Using They Shoot Pictures list of top directors and combining it with IMDb's rankings I have come up with this…
Love and Death
Set in 19th-century Russia, Allen is a cowardly serf drafted into the Napoleonic war, who would rather write poetry and obsess over his beautiful but pretentious cousin. Allen's cowardice serves him well when he hides in a cannon and is shot into a tent of French soldiers, making him a national hero. A hilarious parody of Russian literature, Love and Death is a must-see for fans of Allen's films.
Smart, sophisticated, and goofy, Woody Allen's "Love and Death" is the kind of pleasing comedy that caters to everybody who aced Russian Lit. in college. Sending up 19th century Russian literature, Allen puts his personal spin on life in the time of the Napoleonic wars.
In epic, costume drama fashion, "Love and Death" skewers both love and death as presented by the great Russian novelists. There are battlefield skirmishes, duels, flirtatious ladies, and Allen's anachronistic-in-context commentary to hold it all together. Most importantly, there is the aforementioned love and death in great supply.
The film is colorful and expansive; it is executed on a much larger scale than Allen provides today. Still, the token Allen humor regarding sex, love, family,…
Performances : 6.5/10
Story : 8/10
Production : 7.5/10
Overall : 7.33/10
Extremely funny. What stood out the most to me was the delivery of most of Allen's lines. Very reminiscent of the Marx brothers, and it was glorious. Love and Death probably had the most laugh out loud scenes out of any of his films that I've seen in a while, unfortunately I just didn't love what the story was about. Honestly my high rating is mostly just for the yucks. Oh, and for the copious amounts of Ingmar Bergman references.
Long live Woody.
The December Challenge: Film 8
I have something of a love/hate relationship with the films of Woody Allen, by which I mean that I love the vast majority of them but hate the fact that I can never decide which is my favourite. The last time I watched Love and Death I made the following claim;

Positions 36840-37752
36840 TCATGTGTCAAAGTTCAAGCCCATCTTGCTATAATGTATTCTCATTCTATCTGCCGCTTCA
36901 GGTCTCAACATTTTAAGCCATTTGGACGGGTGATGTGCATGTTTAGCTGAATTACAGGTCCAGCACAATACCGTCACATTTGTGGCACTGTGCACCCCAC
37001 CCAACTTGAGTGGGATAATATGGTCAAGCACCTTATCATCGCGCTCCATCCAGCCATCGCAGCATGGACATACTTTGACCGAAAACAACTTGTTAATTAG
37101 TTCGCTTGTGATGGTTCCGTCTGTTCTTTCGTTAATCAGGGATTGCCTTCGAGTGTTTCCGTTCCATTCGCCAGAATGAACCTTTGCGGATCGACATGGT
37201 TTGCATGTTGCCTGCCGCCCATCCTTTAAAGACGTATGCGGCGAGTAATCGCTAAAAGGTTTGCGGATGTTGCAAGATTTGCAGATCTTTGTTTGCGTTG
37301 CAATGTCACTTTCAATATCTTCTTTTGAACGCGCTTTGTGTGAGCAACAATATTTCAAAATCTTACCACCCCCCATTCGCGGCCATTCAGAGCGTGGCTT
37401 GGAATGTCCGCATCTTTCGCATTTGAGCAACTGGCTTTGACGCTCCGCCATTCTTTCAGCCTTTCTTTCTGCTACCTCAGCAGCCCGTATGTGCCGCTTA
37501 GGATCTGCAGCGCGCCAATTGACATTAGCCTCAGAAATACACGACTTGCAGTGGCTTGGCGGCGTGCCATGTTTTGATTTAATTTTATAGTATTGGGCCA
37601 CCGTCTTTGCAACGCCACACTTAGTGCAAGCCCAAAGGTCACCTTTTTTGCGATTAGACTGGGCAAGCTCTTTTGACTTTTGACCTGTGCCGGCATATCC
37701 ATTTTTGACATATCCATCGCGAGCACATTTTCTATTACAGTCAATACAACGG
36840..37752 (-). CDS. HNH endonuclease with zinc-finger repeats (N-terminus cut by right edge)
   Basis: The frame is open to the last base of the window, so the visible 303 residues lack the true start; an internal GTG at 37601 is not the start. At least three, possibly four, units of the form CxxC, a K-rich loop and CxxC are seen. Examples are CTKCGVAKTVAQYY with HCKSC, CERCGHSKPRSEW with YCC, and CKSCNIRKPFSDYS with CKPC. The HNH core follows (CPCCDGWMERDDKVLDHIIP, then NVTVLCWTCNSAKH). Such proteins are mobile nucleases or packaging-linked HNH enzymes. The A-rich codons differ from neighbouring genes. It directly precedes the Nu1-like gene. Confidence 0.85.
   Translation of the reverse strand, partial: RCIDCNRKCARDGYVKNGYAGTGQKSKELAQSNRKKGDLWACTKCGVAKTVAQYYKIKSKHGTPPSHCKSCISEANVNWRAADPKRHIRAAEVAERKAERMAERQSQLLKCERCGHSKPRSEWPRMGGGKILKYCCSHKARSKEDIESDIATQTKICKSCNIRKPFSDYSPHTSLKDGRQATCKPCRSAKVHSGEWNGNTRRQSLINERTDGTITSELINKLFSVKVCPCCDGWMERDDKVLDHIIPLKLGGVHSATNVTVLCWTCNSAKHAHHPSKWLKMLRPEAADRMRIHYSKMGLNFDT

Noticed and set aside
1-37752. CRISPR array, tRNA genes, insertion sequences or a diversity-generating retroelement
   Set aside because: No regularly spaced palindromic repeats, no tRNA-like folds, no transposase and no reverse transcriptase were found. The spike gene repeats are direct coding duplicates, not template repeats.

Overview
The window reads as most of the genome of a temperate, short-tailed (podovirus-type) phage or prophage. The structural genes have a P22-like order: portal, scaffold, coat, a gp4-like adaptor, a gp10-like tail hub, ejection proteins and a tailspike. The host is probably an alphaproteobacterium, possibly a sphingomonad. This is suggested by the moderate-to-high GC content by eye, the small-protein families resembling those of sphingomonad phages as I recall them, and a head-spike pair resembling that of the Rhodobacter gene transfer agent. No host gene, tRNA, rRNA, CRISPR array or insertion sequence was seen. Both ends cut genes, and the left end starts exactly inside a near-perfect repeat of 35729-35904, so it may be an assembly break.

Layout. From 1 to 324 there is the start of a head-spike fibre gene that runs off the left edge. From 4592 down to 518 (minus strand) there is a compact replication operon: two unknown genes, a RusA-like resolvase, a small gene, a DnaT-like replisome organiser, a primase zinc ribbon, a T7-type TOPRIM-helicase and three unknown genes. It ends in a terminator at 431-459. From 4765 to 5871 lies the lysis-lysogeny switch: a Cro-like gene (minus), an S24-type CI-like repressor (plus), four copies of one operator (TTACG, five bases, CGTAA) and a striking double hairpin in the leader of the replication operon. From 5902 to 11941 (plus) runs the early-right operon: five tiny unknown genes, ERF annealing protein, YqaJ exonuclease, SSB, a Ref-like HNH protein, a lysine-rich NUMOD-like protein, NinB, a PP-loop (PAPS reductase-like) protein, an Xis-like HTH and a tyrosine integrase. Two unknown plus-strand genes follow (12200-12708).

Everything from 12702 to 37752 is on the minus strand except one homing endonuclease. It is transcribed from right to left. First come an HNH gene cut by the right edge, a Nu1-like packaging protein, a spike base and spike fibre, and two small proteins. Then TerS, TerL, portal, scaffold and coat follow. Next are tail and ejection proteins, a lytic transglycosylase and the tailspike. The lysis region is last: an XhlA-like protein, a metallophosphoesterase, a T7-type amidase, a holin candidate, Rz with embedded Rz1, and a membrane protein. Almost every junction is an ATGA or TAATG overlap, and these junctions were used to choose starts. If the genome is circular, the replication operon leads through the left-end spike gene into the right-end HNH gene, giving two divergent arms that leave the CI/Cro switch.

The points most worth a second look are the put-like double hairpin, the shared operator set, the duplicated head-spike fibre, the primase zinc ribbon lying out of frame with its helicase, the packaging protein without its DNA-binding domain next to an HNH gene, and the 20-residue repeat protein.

”It’s not the funniest of Allen’s films (as I said earlier, there are some moments of pure gold but there is certainly some dross that hasn’t quite passed the test of time) but in terms of its creativity and the clear dedication and devotion that Allen had for it, it’s a fantastic film to watch.”
This is where I have a real problem…
I was pleasantly surprised at how hilarious this was, something I was not expecting at all. Its slapstick style was complimented incredibly by the over-use of sarcasm, an attack of clichés, and Woody Allen's typical deconstruction of love (and I guess of death, too). A clever parody of Russian literature, its references are easy to pick up, and the dialogue, one of Allen's most genius qualities, is exceptionally brilliant. The third collaboration between Allen and Diane Keaton, and their pairing before Allen's breakthrough Annie Hall, their chemistry is spot on, and it is through their leads that this film is so easily yet thoroughly enjoyable.
"To love is to suffer. To avoid suffering one must not love. But then one suffers from not loving. Therefore, to love is to suffer; not to love is to suffer; to suffer is to suffer. To be happy is to love. To be happy, then, is to suffer, but suffering makes one unhappy. Therefore, to be unhappy, one must love or love to suffer or suffer from too much happiness. I hope you're getting this down."- Sonja
Woody Allen has quickly become one of my favorite directors. He just has so many great ideas for movies. Love and Death is no different, it has an original story and the execution is fantastic. I expected to like this one, but…
An historical satire with one of the most amazing and funnier dialogues in a comedy ever. Woody Allen and Diane Keaton are fantastic! Their scenes together are so funny.
Love and Death is a great comedy and it's a shame that I only have heard about it just a while ago. I really enjoyed.
Beautiful and funny.
Love and Death is film 3/6 in my Woody Allen marathon, and it was actually the entire impetus for the project or whatever. A Woody Allen parody of Russian literature seems like an idea made for my consumption and that theory was confirmed in the first scene after the credits, which opens on Allen cleaning a pistol.
+ Jessica Harper
- You'd never get an 80 minute film in 2015
My favorite Woody Allen movie
Woody Allen directs and stars as a Russian peasant (Boris) in this Napoleonic War inspired comedy. Diane Keaton appears alongside as incestuous cousin Sonja. Using a mixture of slapstick and references to other movies; Ingmar Bergman in particular(Persona, Seventh Seal), this ranks as one of Allen's better movies from the decade.
Projected DVD at home with Yuki. She fell asleep halfway through but was dying of laughter before.
Older Woody is my kind of Woody.
This is one of those films I first saw when I was around 11 years old and I feel I have watched it about every other year since. This film worked for me as a youth on a slapstick/Marx Brother type level. Now I really enjoy the deeper questions That Woody touches upon throughout the story. The real locations he uses really help sell the time period atmosphere. I also love the music and the ending is classic. This is my favorite pre Annie Hall woody allen film And one one I will continue to laugh at for years to come.
Pre thanksgiving movie
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